Completed the Learning Advisor Training Course

































I have just completed the training course for learning advisors at Kanda University of International Studies, which started in May last year. The role of a learning advisor is to support the autonomous learning of foreign language learners and, through counseling, promote the learners to learn how to learn by themselves and to enjoy learning itself.

It is very similar to the process of career consulting and coaching in that the learner faces himself/herself through dialogue and explores his/her challenges through reflection. The most significant difference is that the advisors themselves are language teaching specialists, and thus independent professionals with a combination of teaching experience and counseling skills.

-Know the learning objectives
-Know the causes of the problems, weaknesses, and stumbling blocks
-Setting goals to achieve
-How to develop a learning plan
-Key points of support and advice according to the learning plan
-Advising Methods by Level
-How to Advise by Skills
These are the kinds of advice that only a foreign language teacher can provide.

Of course, in calling ourselves such, we must identify our strengths and compensate for our weaknesses, both as teachers and counselors. Teachers must face themselves. In this sense, the program may be said to be a career development program for teachers.

Compared to autonomous learning, the need for study advising has been recognized relatively recently and is not yet generally recognized. In addition, the training I attended was conducted in English for English teachers. There were only two or three Japanese participants out of 20. There have been several such advisor training courses held in Japan in the past, but none of them were long-term programs, and it is likely that they will not be widely disseminated in Japanese-language education yet.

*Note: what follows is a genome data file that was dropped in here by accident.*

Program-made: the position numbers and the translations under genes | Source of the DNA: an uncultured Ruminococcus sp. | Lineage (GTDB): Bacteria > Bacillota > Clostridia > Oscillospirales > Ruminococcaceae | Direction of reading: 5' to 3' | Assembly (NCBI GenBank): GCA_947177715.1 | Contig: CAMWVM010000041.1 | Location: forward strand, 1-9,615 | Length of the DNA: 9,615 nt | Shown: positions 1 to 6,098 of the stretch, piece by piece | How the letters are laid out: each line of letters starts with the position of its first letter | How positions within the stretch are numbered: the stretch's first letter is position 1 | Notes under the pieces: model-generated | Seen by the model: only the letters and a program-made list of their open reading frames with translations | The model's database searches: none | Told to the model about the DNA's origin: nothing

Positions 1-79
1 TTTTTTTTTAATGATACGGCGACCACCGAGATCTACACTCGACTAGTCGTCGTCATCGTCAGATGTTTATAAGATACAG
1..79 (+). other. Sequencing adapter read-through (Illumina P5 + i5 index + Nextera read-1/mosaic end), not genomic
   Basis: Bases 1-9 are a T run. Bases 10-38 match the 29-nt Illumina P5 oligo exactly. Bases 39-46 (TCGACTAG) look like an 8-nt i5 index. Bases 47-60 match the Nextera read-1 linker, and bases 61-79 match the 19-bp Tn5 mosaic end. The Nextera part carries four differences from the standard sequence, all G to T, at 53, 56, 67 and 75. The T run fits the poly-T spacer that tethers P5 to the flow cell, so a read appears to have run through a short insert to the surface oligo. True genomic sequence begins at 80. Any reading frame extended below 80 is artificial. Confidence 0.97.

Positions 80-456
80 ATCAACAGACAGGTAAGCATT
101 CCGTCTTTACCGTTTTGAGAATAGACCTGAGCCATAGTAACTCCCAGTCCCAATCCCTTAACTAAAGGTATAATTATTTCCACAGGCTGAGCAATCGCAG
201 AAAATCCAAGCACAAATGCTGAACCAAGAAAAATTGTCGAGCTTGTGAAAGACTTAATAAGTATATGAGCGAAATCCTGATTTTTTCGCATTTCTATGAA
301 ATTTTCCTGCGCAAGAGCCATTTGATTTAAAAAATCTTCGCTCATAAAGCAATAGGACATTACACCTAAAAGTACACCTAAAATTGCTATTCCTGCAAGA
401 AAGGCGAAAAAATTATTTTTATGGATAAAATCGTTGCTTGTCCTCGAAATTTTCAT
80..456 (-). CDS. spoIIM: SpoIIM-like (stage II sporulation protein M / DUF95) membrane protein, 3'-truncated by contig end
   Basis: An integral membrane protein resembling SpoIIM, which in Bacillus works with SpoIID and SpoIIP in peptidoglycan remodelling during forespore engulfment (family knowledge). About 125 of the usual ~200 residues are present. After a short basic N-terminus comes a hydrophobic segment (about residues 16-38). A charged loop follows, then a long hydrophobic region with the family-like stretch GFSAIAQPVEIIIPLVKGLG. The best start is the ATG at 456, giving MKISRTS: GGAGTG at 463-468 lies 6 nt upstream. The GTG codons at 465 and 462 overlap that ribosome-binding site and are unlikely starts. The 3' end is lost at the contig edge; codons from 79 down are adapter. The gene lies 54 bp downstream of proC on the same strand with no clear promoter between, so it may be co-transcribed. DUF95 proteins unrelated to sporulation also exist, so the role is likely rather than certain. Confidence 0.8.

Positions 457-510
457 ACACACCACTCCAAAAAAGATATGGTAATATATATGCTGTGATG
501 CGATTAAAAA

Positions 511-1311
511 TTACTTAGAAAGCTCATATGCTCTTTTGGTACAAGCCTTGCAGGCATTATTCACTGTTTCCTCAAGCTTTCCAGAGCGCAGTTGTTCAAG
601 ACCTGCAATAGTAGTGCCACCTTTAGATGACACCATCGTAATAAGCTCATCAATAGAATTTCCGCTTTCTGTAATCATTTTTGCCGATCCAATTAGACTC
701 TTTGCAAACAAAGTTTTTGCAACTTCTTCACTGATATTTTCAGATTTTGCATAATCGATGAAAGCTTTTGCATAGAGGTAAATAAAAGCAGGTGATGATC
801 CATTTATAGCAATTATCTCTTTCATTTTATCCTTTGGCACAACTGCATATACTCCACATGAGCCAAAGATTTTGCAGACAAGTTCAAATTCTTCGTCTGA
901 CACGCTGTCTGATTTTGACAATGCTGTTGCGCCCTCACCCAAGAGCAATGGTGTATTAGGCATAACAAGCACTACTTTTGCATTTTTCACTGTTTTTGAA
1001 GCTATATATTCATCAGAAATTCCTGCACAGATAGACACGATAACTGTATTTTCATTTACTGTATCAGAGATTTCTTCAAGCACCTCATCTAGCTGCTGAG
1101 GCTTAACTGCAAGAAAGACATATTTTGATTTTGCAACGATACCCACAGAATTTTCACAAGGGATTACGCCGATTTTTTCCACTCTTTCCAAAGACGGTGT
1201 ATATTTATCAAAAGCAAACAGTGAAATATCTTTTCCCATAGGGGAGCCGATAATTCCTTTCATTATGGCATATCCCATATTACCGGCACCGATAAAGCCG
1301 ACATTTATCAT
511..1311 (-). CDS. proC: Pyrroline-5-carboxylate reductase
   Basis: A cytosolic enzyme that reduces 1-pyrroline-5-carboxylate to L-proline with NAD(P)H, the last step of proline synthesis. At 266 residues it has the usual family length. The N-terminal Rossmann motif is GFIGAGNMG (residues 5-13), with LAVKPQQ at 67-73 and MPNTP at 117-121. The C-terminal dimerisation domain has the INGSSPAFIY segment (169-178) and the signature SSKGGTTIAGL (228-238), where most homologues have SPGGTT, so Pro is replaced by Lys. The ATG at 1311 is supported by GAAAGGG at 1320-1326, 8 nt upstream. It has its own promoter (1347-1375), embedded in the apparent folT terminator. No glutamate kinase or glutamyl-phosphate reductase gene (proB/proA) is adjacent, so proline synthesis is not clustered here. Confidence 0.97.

I am still inexperienced and it will take time to become a full-fledged advisor, but in the future I would like to spread the concept of advisor in Japan and create a career path for Japanese language teachers so that they can make a living as a profession after obtaining the certification.

During this course, many Japanese language learners helped me with interview work and mock counseling. Thank you very much. I would also like to express my sincere gratitude to Prof. Kuroda of Tokyo Metropolitan University for introducing this course and providing me with information on subsequent advice.